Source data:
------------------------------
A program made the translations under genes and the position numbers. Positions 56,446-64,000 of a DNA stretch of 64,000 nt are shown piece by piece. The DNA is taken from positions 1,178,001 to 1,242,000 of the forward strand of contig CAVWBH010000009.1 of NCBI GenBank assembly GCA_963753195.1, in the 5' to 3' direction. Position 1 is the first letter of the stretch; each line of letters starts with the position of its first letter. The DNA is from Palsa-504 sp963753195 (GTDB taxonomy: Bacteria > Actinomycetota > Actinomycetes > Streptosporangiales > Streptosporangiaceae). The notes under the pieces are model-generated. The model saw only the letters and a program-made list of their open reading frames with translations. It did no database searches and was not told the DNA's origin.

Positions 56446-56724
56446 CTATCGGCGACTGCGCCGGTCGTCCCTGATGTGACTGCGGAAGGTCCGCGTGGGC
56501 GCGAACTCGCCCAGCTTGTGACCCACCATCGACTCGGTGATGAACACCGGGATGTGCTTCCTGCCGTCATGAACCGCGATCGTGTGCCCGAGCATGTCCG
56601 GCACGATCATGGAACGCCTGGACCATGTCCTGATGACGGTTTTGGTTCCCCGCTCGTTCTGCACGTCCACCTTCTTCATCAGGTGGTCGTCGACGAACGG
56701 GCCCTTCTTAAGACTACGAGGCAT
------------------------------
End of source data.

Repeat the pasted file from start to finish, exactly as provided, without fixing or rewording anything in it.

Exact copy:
A program made the translations under genes and the position numbers. Positions 56,446-64,000 of a DNA stretch of 64,000 nt are shown piece by piece. The DNA is taken from positions 1,178,001 to 1,242,000 of the forward strand of contig CAVWBH010000009.1 of NCBI GenBank assembly GCA_963753195.1, in the 5' to 3' direction. Position 1 is the first letter of the stretch; each line of letters starts with the position of its first letter. The DNA is from Palsa-504 sp963753195 (GTDB taxonomy: Bacteria > Actinomycetota > Actinomycetes > Streptosporangiales > Streptosporangiaceae). The notes under the pieces are model-generated. The model saw only the letters and a program-made list of their open reading frames with translations. It did no database searches and was not told the DNA's origin.

Positions 56446-56724
56446 CTATCGGCGACTGCGCCGGTCGTCCCTGATGTGACTGCGGAAGGTCCGCGTGGGC
56501 GCGAACTCGCCCAGCTTGTGACCCACCATCGACTCGGTGATGAACACCGGGATGTGCTTCCTGCCGTCATGAACCGCGATCGTGTGCCCGAGCATGTCCG
56601 GCACGATCATGGAACGCCTGGACCATGTCCTGATGACGGTTTTGGTTCCCCGCTCGTTCTGCACGTCCACCTTCTTCATCAGGTGGTCGTCGACGAACGG
56701 GCCCTTCTTAAGACTACGAGGCAT